TWIN FALLS — When Isaac Norstad got his statement in May, he was surprised — to say the least.
He’s had part ownership in Clif Bar since a year after he started with the company. But now, he was fully vested and able to get a glimpse of what that ownership was worth. The value on his ownership statement was significantly more than he’d expected.
“I’d always heard the stories that, ‘Hey, you’ll be really surprised when you get this,’” said Norstad, the food safety and quality assurance manager at Clif Bar’s Twin Falls bakery. “And then when I saw mine, I was like ‘Wow!’ It’s definitely a very nice program.”
Norstad is one of 243 Twin Falls employees who now have ownership in Clif Bar Baking Co. While more employees are quickly approaching their one-year anniversaries with the company, those who stayed around a little longer have received — or will soon receive — their first statements.
“It’s really a milestone for us because two-thirds of our employees are in the program now,” General Manager Dale Ducommun told the Times-News on Tuesday.
Clif Bar employs 293 people at its Twin Falls bakery. The company rolled out its Employee Stock Ownership Plan in 2010, but the local bakery has been up and running for only about 20 months. Altogether, Clif Bar — a privately held company — is 20 percent owned by its employees.
Some workers, such as Norstad, have already hit three years with the company, based on a formula and their hire date. Norstad, 39, was hired in April 2015 when “we were just getting ready to break ground” in Twin Falls. He spent two months at the corporate office in Emeryville, Calif., before working in a temporary office here.
Sitting at his desk in a sunlit room at the completed bakery Tuesday, he could definitely see the worth in making Clif Bar his long-term future.
“Typically you’d have 25 years of work left at my age,” Norstad said. “Now I’m looking at how much earlier could I retire because of Clif Bar. You could potentially retire 5-10 years earlier, depending on when you go into the ESOP program.”
Here’s how Clif Bar’s ownership program works: Twelve months after an employee is hired — or after he or she has clocked in 1,000 hours — the employee enters Clif Bar’s stock ownership plan. But there’s a catch: If the employee leaves before working three years for the company, he or she won’t get any of that money.
After three years, employees become vested, meaning that whenever they retire or leave the company, they have three years to sell their ownership back to the company. The longer they’ve worked for Clif Bar, and presuming the company has grown, the higher that payout is.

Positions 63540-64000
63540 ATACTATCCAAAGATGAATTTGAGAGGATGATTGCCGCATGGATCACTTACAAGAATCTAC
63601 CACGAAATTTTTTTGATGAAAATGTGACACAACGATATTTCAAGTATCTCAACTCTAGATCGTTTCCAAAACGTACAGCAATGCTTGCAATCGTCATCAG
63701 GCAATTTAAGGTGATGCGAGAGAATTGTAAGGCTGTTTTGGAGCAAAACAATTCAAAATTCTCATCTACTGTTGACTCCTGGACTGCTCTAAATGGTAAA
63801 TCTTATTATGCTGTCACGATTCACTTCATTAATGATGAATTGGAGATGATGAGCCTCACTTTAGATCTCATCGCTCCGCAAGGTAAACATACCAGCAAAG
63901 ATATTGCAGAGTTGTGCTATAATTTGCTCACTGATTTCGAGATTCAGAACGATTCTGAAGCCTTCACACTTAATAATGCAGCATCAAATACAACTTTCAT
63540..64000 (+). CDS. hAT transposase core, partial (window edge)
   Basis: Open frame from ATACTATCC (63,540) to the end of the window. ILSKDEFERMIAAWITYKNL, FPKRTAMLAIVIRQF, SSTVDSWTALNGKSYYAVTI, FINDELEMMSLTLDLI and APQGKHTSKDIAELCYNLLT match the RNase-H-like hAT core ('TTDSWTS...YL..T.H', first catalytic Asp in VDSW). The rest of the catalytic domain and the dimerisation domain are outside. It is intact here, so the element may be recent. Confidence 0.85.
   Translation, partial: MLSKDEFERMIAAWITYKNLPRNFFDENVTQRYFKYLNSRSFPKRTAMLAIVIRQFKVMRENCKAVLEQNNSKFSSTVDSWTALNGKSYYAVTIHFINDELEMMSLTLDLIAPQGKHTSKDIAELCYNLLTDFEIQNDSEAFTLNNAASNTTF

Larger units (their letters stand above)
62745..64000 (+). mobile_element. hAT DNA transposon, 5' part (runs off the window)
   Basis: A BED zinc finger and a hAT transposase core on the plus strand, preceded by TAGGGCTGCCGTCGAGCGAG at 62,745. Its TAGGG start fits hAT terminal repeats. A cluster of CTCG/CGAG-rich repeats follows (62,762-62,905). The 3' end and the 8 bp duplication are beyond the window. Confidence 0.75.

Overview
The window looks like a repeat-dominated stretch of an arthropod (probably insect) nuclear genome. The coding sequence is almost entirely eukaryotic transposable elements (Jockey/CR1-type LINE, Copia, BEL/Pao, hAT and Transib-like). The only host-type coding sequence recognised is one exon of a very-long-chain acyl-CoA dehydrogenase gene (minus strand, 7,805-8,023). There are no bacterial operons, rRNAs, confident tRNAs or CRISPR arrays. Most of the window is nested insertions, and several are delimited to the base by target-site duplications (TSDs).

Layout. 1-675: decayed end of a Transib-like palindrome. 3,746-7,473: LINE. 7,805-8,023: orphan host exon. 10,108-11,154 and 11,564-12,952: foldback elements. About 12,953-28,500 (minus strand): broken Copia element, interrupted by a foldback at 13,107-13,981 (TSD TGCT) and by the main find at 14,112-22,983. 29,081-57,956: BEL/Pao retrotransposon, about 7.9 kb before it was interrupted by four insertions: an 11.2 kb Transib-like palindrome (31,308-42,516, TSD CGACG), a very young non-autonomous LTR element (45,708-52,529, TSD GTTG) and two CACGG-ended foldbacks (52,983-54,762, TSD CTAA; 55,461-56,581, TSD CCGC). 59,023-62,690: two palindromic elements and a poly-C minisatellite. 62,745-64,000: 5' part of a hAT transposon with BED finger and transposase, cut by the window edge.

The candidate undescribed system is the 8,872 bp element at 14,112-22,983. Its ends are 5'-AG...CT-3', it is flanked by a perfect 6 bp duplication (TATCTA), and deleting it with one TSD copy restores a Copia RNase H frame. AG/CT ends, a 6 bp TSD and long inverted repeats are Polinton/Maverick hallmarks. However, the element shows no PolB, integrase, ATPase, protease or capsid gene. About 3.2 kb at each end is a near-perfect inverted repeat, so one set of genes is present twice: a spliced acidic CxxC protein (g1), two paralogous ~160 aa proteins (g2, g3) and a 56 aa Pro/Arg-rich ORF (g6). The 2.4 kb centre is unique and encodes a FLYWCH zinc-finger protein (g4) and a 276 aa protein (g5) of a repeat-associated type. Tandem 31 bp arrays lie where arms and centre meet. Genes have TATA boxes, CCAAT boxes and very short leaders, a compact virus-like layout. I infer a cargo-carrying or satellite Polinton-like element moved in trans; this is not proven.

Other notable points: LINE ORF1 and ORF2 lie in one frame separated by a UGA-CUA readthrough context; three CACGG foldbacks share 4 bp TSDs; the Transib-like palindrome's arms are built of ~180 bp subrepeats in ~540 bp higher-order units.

The ownership then goes back into the pool for those who still work there. Clif Bar reassesses its value annually.
“The piece I don’t think people anticipate is that your money grows as the company grows,” Ducommun said. “They gift you stock every year, so the longer you’re with the company, the more stock you get.”
The stock comes on top of Clif Bar’s company-matched 401K retirement plan. The extra money can boost employees’ retirement funds, or let them retire sooner.
And it also gives them more of a share in the success of the company, Ducommun said.
“It does affect your decision-making because you want to make decisions that are going to be good long-term,” he said. “Across the company, it kind of impacts how they make decisions.”
Norstad has more incentive to assure the quality of bars that are shipped out — and he said he spends more time than he otherwise might have on coaching other employees.
“It makes it more like you’re working for each other,” Ducommun said.
In May, 187 Twin Falls employees will have hit three years with the company and will begin receiving annual statements that shows the amount and value of their stock.
“It’s an amazing opportunity for people that are just starting out their careers,” Norstad said. “It’s a supplement to my normal retirement planning.”
The 50 employees who don’t have ownership yet were mostly hired in early 2017, when Clif Bar put its third line into production, Ducommun said. They’ll get ownership this year, and the perks will probably be enough to keep many of them with the company — at least until they become vested at three years.
But Norstad plans to stay for the long haul.
“It’d have to be a pretty big job promotion to leave Clif Bar,” he said.